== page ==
24. Mail Theft • Opportunists and meth users looking for anything of value • Organized local gangs planning attacks, monitoring routes • Impersonation of mail staff • Theft or hijacking of mail vans • Theft by neighbors • Thefts from businesses

  25. Insider Crimes • 50-70% of identity thefts traced to trusted insiders. • That means family, friends, co-workers, and employees • This type of attack is much easier to hide, harder to trace • Knowing a friend or colleague is the culprit adds to the victim impact • Small businesses are especially vulnerable • Even employers have resorted to identity theft • First major insider theft cost an estimated $100 million in losses

  26. Burglary • Expect identity theft to drive a new wave of burglary, especially by meth users • ID theft by burglary is a much easier crime to conceal • It’s a more profitable crime, because information can be sold many times over • It’s a crime that leaves little evidence, and can go undetected for months or even years • The merchandise has no protection and can’t be engraved with an SSN

  27. Hard Drive Rebuilding • Few computer users properly erase their hard drives before dumping or selling their computer • Most old hard drives contain some useful information • A study by MIT found nearly 50% of used drives purchased had usable data including medical correspondence, pornography and 5,000 credit card numbers • A Nevada woman bought a used computer with prescription records on 2,000 customers • Many identity thieves focus solely on purchasing old computers

  28. Are We Making Progress? • The number of adult victims of identity fraud has declined marginally between 2003 and 2006, from 10.1 million people to 8.9 million people, in the United States. Better Business Bureau • Consumers don’t bear the brunt of financial losses from identity fraud, Internet use does not increase the risk; and seniors are not the most frequent targets of fraud operators. Javelin Research • Greater commitment to technology, including two-factor authentication, anti-phishing toolbars, and increased credit monitoring. • Greater understanding by consumers - nearly 40 percent of citizens are willing to pay fees for more protection, according toUnisys study

  29. Are We Really Making Progress? • Nearly 55 million Americans had their personal information compromised between February 2005 and April 2006 (Privacy Rights Clearinghouse) • Only covers “reported” breaches • January – March 2006, at least 75 incidents of “data disclosure” have been reported, potentially affecting more than 4.9 million individuals (ChoicePoint) • ChoicePoint was one of the most infamous insecurity cases of 2005 • "Only one percent of bank employees report that their bank provides special identity theft training for employees". International Communications Research (ICR) • 2005 described as “the year of the breach” with 130+ reported breaches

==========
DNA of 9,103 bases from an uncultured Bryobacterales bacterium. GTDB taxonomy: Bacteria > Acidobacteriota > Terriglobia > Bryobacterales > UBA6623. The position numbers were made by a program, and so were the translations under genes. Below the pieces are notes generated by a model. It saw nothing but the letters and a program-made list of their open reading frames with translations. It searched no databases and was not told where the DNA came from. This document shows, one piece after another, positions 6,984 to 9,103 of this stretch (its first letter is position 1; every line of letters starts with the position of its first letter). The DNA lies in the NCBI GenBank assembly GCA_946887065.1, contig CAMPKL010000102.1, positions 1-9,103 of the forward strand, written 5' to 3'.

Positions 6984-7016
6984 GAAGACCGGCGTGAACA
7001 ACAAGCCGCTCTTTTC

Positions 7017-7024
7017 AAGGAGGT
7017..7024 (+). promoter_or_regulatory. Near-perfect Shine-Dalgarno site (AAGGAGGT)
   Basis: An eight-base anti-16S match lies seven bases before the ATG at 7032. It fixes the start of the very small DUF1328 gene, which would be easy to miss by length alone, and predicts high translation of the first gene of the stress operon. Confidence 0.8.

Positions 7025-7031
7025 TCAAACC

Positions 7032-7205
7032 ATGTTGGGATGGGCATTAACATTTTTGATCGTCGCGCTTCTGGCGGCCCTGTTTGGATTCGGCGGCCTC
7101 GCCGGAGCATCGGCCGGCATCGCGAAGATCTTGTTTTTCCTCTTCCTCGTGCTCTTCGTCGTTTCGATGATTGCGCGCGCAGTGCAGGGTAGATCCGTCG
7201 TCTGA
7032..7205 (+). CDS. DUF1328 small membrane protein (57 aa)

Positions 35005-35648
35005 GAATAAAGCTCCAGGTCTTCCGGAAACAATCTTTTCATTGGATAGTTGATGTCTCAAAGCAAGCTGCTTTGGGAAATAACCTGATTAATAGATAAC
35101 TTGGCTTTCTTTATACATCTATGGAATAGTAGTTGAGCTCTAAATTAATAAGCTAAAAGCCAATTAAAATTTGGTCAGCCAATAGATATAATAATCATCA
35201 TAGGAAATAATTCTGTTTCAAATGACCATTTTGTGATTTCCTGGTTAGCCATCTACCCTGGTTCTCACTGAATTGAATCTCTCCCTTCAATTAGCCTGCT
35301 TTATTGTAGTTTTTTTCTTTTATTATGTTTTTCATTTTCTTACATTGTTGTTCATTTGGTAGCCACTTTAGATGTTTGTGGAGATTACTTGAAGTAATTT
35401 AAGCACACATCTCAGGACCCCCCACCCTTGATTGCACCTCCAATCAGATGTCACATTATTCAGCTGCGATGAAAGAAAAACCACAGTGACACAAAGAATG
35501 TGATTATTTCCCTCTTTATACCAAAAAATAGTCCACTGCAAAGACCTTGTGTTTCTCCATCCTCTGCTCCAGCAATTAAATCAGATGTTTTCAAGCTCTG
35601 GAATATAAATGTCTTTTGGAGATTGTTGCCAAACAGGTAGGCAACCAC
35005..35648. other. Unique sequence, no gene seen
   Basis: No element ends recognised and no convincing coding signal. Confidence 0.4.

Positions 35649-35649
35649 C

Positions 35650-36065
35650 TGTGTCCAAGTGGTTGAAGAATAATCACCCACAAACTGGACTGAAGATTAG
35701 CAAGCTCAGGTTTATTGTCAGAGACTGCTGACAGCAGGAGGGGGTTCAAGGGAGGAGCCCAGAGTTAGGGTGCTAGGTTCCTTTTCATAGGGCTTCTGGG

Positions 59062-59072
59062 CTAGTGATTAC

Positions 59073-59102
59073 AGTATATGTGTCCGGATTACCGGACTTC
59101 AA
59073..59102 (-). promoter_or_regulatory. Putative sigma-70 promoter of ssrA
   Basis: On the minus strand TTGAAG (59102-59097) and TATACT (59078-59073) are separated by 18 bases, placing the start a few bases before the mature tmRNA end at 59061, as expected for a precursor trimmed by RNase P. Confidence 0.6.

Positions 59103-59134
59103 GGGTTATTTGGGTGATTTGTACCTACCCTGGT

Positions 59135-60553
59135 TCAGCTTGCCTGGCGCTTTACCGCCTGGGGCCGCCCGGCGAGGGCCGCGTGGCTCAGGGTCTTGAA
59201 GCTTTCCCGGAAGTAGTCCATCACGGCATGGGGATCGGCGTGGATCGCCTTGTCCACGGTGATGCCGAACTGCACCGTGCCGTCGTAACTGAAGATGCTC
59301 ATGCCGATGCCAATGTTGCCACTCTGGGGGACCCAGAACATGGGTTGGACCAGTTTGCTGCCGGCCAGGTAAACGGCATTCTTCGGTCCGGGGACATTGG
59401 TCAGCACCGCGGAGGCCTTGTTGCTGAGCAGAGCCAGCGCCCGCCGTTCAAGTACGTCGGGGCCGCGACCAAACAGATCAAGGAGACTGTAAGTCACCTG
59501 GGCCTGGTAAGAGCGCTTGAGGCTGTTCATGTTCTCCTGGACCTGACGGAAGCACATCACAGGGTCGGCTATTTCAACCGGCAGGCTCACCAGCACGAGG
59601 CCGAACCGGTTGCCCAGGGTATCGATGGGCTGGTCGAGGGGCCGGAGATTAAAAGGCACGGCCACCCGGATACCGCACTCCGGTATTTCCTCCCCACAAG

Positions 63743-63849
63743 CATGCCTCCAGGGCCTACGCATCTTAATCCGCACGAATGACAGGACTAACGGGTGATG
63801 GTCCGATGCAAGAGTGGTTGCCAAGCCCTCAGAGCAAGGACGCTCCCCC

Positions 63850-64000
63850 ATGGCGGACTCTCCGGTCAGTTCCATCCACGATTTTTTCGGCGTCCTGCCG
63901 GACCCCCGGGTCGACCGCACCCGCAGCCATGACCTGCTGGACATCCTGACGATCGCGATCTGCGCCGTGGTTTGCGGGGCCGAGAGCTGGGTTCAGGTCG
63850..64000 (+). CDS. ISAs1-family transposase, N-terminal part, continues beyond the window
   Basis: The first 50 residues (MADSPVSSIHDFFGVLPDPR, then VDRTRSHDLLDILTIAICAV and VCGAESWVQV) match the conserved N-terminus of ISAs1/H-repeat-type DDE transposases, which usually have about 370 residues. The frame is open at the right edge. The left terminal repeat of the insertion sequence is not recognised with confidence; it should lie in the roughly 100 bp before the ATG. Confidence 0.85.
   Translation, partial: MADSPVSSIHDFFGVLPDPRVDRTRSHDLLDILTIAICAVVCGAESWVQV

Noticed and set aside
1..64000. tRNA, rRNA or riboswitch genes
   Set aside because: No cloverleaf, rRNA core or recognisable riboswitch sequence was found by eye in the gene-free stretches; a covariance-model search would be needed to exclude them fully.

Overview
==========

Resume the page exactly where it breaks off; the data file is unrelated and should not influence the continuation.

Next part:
30. Are We Really Making Progress? • More than 180,000 PCs are turned into zombies every day, and that figure is continually rising (Ciphertrust) • Pumping out spam, launching Denial of Service attacks, and stealing personal information • 40 of the Top 50 threats identified in 2005, including viruses, worms and trojans, were designed to steal confidential information from the user's computer.Symantec • "In the last six months of 2005 there were an average 7.92 million phishing attempts per day."Symantec's Internet Security Threat report • 1 in 10 consumers reported receiving notification of their personal data being compromised (August 2005)

  31. What Next? Attacks • Dawn of the Bots • Botnets and bot herders. Dutch trio infected more than 1.5 million PCs with Toxbot trojan to steal credit card numbers and other personal data, and to blackmail online businesses. • “Meta Fisher” bot Trojan known to have infected 1 million+ computers to attack personal bank accounts (March 200). Dubbed “the most sophisticated bot Trojan ever” • Encrypted bots • Debit card attacks • “Could mark the dawning of a new age in computer crime.” Gartner • Exploits weak policies and practices • Denial of Service/Blackmail • Million Dollar Home page • 23,000+ hosts attacking the site • $50,000 ransom demanded • Personal attacks • Spear phishing • Individual blackmail and ransom

  32. What Next? Responses • Consolidation of data protection laws • H.R.3997 - The Financial Data Protection Act of 2005, to amend the Fair Credit Reporting Act • H.R.4127- reasonable security policies, better procedures to protect computerized data containing personal information, nationwide notice in the event of a security breach. • 23 states already have enacted disclosure laws requiring various forms of notification of data breaches. • Authentication, identification and other technologies • Tokens and biometrics • Bank of America and Wells Fargo initiatives • Personal anti-phishing tools • McAfee Site Advisor • Google, Firefox, Microsoft • More laws, fines, personal accountability, firings

  33. The Cost of Failure • Providence Health Systems, Portland – loss of $7- 9 million in “financial and legal aftereffects “ from theft of computer tapes • BJ’s Wholesale – losses estimated at $10 million +, before litigation, for data theft incident. • 163 Credit Unions filed suit as a result of breach. • ChoicePoint - paid $15 million in fines after unwittingly selling consumer credit reports to thieves posing as legitimate customers. • Cardsystems – took 15 years to get to processing more than $15 billion annually in credit card payments. • Took less than 8 months after losing customer data to national humiliation, Congressional hearings, loss of major clients, payment of fines to the FTC, and fire sale of assets.